Even now, Margaret Thatcher doesn't think she put a foot wrong, says Christina White Statecraft: Strategies for a Changing World by Margaret Thatcher, HarperCollins £25 tiring the 1980s, Cardinal Basil Hume used to chant "Maggie, Maggie, Maggie, out, out, out" whenever he ventured near the gates of Downing Street. He was not alone in his sentiments. Tories spoke, in quasi-biblical tones, of the new Genesis, the new era — but there was also the miners' strike, the felling of communities, the implosion of the inner cities and for many a sense of sheer hopelessness. Thatcher once said that "there is no such thing as society" (though she maintains that the remark was misunderstood). She certainly created her own society, her own vision of Middle Earth.
I was at school when she defeated first the Tory old guard and then the floundering Jim Callaghan and I recall well the formidable Miss Bruce informing us "gals" that we had a woman in power — at last. The inference being, in the words of New Labour two decades later, that things could only get better. But did they?
Statecraft: Strategies For A Changing World represents Lady Thatcher's musings on the challenges of the new millennium. There are those in the Press who have rejoiced at the silencing of Thatcher, not by media or political machination but by age and physical debilitation. I do not share that sense of victory; but she was distinctly of her age, a politician more at home with the domestic agenda than with the wider world stage.
Lady Thatcher's views on the challenges for a new political generation reflect the same absolute conviction which drove her political policy. We should be wary, she says, "of the doctrine of humanitarian interventionism as the main, let alone the only, justification for the use of force". Sovereign states have a right to self-defence, she says, and she attacks the "pious invocation of high principle" with which today's world leaders justify their actions.
She is, not surprisingly, passionate on the right of America, post-September 11, to protect the nation state and defend its people. "It is not mere rhetoric," she writes, "to state that democracy, liberty and tolerance are all under threat from violent Islamist fanatics embracing terror ism. But winning wars requires more than moral fervour: it demands clear thinking about targets and timetables, accurate estimates of the enemy's strength and intentions, preemptive action to minimise risks and guard against consequences."
The West is culpable, she insists, and should have done more to prevent Afghanistan becoming a political powder keg — an interesting observation from a politician who witnessed her own cities burning in the riots of the 80s. She comes across as a woman of conviction, but it smacks of Cold War posturing, of a time when politicians knew their enemy. Violence begets violence, as the tragedy of Israel demonstrates. For a woman who misquoted St Francis in support of her ideology, Thatcher picks her Christian motifs with care. Turning the other cheek was never an option for her.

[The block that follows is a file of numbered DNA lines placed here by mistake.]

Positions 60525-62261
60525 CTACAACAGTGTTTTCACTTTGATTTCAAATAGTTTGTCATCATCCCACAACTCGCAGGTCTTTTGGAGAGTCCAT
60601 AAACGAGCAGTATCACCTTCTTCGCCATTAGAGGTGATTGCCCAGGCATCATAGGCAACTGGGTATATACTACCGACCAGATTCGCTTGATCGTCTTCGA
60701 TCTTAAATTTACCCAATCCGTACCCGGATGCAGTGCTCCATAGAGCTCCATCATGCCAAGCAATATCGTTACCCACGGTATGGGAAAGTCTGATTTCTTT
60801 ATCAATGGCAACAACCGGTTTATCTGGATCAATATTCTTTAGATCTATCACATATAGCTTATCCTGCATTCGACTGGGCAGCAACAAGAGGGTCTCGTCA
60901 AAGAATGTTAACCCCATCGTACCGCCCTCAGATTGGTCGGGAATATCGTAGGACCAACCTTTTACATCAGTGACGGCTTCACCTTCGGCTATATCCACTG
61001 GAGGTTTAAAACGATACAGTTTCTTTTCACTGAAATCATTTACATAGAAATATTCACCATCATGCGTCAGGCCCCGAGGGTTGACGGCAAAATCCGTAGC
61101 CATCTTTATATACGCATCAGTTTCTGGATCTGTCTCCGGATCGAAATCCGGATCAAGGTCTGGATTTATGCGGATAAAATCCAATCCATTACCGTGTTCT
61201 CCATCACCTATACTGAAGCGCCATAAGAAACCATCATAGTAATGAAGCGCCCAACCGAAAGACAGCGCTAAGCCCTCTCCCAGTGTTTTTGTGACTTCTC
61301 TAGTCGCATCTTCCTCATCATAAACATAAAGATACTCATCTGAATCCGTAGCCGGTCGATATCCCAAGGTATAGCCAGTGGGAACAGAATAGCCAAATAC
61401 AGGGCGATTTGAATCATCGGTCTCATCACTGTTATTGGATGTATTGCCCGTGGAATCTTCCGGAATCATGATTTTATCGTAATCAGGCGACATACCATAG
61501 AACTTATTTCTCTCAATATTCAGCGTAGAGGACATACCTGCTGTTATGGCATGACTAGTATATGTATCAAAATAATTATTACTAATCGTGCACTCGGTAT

In the old days she used to dominate photoshoots with European leaders, shoving them aside with her handbag. It was all very embarrassing. She still can't resist prodding them: "During my lifetime most of the problems the world has faced have come, in one fashion or other, from mainland Europe." She's interesting on De Gaulle: "He did not particularly like Britain but he understood us quite well," she says.
Thatcher infuriated some foreign statesmen, who were reduced to petty counter-snipes. "I am not prepared to accept the economics of a housewife," thundered Jacques Chirac after one bruising encounter.
Others were disarmed. "She has the lips of Monroe and the eyes of Caligula", said Francois Mitterand. She despised the European bullies; it takes one to know one.
This year she graciously unveiled a statue of herself complete with handbag. Isn't she afraid that the accessory will become her epitaph? It mocks the woman, love or loathe her, who has her place in history as our first female Prime Minister. Barbara Castle, who preceded her on to the domestic political stage, wouldn't have accepted such an insidious slight.
Lesser politicians, such as Alan Clark, have offered more insightful political musings. The problem with Margaret Thatcher is that she couldn't accept her own limitations and her intransigence brought about her downfall. As an attitude, "the lady's not for turning," both defined and destroyed her. That lack of reflection persists. Mea culpa, mea culpa, mea maxima culpa — you won't find it here.